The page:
The Daily Telegraph

Maoris petition to change name of New Zealand to Aotearoa

- By Giovanni Torre in Perth

WHEN Dutch sailors first spotted a chain of rugged Pacific islands, cartograph­ers named their discovery Nova Zeelandia after a province in their homeland without even stepping ashore to meet the native Māori people.

Now, a little less than 500 years later, the Māori Party is pushing to change the official name of New Zealand to their own name of Aotearoa, or “the land of the white cloud”.

It launched a petition for change yesterday, reopening long-running tensions over not just the name of the country but its cities and landmarks.

The move drew lukewarm support from Jacinda Ardern, the prime minister, but was labelled “dumb extremism” by politician­s on the Right.

Māori Party co-leaders Rawiri Waititi and Debbie Ngarewa-packer said their campaign aims to use Māori names for all towns, cities and places by 2026.

“It’s well past time that te reo Māori was restored to its rightful place as the first and official language of this country. We are a Polynesian country, we are Aotearoa,” Mr Waititi said.

“Tangata whenua (Māori people) are sick to death of our ancestral names being mangled, bastardise­d, and ignored. It’s the 21st century, this must change,” he said.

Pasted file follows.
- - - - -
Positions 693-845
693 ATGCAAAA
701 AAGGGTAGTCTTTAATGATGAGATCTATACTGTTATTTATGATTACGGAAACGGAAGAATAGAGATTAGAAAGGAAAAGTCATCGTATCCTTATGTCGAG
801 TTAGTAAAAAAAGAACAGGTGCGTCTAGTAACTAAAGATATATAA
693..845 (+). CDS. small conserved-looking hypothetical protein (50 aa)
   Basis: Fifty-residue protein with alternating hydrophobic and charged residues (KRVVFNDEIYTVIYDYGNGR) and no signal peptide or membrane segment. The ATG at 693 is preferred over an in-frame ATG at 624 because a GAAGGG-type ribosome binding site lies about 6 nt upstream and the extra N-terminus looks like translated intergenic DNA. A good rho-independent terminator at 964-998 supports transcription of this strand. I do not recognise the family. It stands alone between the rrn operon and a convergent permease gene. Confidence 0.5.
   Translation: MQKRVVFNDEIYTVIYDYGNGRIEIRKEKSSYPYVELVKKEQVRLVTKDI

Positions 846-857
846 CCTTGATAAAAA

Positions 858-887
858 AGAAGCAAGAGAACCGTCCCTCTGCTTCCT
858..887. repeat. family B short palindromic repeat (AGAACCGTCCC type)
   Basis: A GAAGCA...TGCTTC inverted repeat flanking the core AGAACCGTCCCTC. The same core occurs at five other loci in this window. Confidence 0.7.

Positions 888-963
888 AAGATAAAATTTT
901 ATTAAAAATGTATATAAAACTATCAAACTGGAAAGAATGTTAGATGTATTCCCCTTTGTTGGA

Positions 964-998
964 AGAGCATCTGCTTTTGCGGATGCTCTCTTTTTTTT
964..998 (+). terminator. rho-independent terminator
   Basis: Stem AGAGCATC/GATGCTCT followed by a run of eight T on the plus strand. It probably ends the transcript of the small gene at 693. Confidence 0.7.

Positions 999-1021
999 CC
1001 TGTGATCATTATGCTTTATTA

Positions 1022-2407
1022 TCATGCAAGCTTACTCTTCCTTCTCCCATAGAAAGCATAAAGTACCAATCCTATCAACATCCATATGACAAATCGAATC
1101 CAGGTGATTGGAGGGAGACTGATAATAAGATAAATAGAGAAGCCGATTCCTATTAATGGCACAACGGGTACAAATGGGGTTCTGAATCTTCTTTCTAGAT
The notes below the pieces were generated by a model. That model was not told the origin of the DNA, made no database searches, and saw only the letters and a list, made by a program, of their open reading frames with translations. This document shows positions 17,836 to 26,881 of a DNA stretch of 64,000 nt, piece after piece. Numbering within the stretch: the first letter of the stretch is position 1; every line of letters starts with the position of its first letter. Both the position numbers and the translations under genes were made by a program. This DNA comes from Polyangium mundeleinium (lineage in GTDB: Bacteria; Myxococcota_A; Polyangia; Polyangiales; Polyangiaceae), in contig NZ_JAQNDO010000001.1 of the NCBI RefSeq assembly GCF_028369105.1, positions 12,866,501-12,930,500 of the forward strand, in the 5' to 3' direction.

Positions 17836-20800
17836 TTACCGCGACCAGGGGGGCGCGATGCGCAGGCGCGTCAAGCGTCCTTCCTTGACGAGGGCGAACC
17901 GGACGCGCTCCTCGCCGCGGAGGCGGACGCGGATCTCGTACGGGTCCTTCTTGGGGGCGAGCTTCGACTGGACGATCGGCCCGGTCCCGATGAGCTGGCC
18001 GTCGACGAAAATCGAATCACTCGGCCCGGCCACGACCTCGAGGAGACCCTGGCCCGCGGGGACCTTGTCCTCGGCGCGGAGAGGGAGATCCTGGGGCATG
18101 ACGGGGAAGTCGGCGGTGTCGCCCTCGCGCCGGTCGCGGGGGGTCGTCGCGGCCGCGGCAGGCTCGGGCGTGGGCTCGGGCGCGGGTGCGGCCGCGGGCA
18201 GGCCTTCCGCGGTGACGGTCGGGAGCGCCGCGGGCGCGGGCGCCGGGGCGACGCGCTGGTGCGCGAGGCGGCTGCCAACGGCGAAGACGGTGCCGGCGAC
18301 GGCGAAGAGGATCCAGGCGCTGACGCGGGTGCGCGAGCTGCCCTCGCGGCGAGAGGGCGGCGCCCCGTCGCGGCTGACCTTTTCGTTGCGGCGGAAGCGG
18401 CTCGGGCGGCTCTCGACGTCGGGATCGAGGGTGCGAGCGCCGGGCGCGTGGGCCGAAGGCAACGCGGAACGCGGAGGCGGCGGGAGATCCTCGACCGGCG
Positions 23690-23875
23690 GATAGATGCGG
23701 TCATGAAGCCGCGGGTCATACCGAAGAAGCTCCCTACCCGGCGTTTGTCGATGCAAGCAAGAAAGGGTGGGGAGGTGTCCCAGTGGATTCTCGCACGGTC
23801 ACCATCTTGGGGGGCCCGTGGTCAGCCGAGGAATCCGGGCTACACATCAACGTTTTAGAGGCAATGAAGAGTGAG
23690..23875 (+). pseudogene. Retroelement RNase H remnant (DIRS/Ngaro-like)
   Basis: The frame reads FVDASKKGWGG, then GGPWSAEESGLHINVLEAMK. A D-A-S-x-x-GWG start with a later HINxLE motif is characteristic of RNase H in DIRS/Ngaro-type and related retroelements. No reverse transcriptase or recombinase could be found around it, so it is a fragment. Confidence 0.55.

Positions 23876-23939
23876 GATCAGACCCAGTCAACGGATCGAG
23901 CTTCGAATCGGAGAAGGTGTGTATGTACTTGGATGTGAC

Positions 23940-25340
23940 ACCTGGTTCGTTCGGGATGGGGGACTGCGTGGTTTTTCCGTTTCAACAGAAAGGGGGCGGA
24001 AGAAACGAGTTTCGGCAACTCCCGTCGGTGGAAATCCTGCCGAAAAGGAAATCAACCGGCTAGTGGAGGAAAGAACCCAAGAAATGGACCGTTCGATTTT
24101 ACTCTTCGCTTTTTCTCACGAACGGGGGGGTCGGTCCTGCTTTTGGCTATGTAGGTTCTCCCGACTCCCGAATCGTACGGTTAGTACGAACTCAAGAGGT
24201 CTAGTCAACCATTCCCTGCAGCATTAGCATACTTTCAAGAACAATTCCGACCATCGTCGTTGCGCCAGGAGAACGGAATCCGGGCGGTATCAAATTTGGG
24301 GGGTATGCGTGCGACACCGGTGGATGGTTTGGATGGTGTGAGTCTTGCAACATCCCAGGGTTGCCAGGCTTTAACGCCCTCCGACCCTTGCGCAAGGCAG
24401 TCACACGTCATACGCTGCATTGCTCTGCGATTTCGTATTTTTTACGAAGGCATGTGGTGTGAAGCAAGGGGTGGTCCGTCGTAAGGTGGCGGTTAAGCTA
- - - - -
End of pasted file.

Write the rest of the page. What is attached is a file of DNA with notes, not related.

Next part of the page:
MPS will now consider the proposals but they are unlikely to be passed as the Māori Party only holds two of 120 seats in parliament.

Ms Ardern said her government has “no plans to go through an official process to change the name of New Zealand”, but she is “encouraged by the fact that people are using place names interchang­eably”.

The move has been attacked by Winston Peters, leader of New Zealand First, who described it as “Left-wing radical bull dust”. He added: “Changing our country’s name and town and city names is just dumb extremism. We are not changing to some name with no historical credibilit­y. We are for keeping us New Zealand.”

Judith Collins, leader of the National Party, has previously raised concerns that the name Aotearoa was already being implemente­d “by stealth”.

Some government department­s have already adopted Maori names and in recent years political leaders and private companies have began to use Aotearoa more frequently but a change has never been made official.

Under the proposed changes, Auckland would become Tāmaki-makaurau, Wellington, the capital of New Zealand, would be Te Whanganui-atara, Christchur­ch would be Ōtautahi, and Dunedin would be Ōtepoti.

Mr Waitit added: “New Zealand is a Dutch name. Even the Dutch have changed their name – from Holland to the Netherland­s, for Christ’s sake.”

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